We are using promises in confirm and abort methods. If you are not familiar with the concept of promises, I recommend you read our beginners guide to jQuery Deferred and Promises. In short, using promises would allow us to asynchronously decide what code should be called after clicking confirm or abort button in our dialog window.

You can also notice we are using componentDidMount lifecycle method. This method is called right after the component was mounted (its representation was added to the DOM tree). We are creating a promise object in that method - you may not be familiar with using instance variables instead of state in react components. Since that promise has no effect on the rendering of our component, it should not be placed in state, because adding it to state would cause unnecessary calls of render method. There is also one more line in componentDidMount - React.findDOMNode(@refs.confirm).focus(). We are using it for better UX, similar to the native window.confirm behaviour, so you can just press Enter when confirm dialog appears. You can also easily extend this component to enable aborting dialog when pressing Escape.

Making it work

We have created modal and confirm dialog components. Now it’s time to make it work. We will create a method that will render our confirm dialog and return a promise. Once the promise is resolved or rejected, the dialog will be unmounted from DOM.

var confirm = function(message, options) {
  var cleanup, component, props, wrapper;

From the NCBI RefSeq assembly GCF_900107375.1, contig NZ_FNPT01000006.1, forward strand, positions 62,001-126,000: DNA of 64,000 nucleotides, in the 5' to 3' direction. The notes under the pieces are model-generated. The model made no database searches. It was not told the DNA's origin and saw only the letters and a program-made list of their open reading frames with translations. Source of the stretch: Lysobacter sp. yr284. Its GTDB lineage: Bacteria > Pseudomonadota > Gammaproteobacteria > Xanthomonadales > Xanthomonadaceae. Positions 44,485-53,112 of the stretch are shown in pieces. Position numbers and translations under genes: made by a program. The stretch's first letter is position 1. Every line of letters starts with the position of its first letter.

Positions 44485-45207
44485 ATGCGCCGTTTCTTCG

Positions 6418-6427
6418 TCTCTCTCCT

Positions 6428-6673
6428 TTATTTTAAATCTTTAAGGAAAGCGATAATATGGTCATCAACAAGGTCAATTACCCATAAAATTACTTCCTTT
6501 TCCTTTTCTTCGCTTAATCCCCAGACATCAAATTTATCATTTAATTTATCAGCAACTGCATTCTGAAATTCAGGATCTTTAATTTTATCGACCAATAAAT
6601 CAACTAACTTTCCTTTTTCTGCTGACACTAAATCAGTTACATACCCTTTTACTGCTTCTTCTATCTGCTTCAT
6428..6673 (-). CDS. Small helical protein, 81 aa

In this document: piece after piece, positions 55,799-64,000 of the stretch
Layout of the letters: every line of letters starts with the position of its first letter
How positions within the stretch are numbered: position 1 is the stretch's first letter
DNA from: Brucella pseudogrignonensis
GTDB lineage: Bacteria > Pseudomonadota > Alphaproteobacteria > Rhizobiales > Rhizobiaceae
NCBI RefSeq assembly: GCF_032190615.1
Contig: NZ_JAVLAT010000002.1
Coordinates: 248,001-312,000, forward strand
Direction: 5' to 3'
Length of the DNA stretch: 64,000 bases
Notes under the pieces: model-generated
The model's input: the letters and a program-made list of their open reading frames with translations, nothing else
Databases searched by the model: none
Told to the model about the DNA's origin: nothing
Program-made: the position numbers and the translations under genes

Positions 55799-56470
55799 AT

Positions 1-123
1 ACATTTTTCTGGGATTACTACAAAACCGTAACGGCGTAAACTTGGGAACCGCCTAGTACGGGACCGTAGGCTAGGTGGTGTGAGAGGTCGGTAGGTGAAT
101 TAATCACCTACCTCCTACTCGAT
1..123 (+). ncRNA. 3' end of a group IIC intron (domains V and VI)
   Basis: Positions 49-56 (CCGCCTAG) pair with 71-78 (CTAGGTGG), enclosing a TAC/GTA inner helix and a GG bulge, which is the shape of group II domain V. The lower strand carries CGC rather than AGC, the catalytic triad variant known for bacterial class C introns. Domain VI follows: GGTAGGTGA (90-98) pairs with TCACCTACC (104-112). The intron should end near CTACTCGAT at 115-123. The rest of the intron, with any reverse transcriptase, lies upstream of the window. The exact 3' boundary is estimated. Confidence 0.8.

if (options == null) {
    options = {};
  }
  props = $.extend({
    message: message
  }, options);
  wrapper = document.body.appendChild(document.createElement('div'));
  component = React.render(<Confirm {...props}/>, wrapper);
  cleanup = function() {
    React.unmountComponentAtNode(wrapper);
    return setTimeout(function() {
      return wrapper.remove();
    });
  };
  return component.promise.always(cleanup).promise();
};

When resolving or rejecting a promise, we are unmounting the whole Confirm component to cleanup the DOM (I prefer removing nodes from DOM than just hiding them via CSS). We are also removing the wrapper node since it’s not needed anymore after the dialog is closed - each time we call the confirm method, new wrapper node would be created and added to DOM (you may also create a confirm target node upfront - then you would only need to mount and unmount the component in confirm).

OK, we have now all parts of our window.confirm replacement. How to use it in your code? Very simple, you should only change your conditional:

if (confirm('Are you sure?')) {
  handleConfirmed();
} else {
  handleAborted();
}

that would produce something like this:

to promise version:

confirm('Are you sure?')
.then(function() {
  return handleConfirmed();
})
.fail(function() {
  return handleAborted();
});

that looks like this:

But since we have a React component, you can add more descriptive information to your confirm dialog or change button labels (with window.confirm you can only set description, the dialog title is generated by your browser):

confirm('Are you sure?', {
  description: 'Would you like to remove this item from the list?',
  confirmLabel: 'Yes',
  abortLabel: 'No'
})
.then(function() {
  return handleConfirmed();
})
.fail(function() {
  return handleAborted();
});

This is the final look:

Summary

Replacing native window.confirm with custom solution gives you ability to have the same behaviour but without restrictions - you can have beautifully styled dialog with custom button labels or dialog title. You can grab the demo on jsfiddle.

Or if you are interested in React in your Rails application, take a look at React meets Rails book we have written.

comments powered by Disqus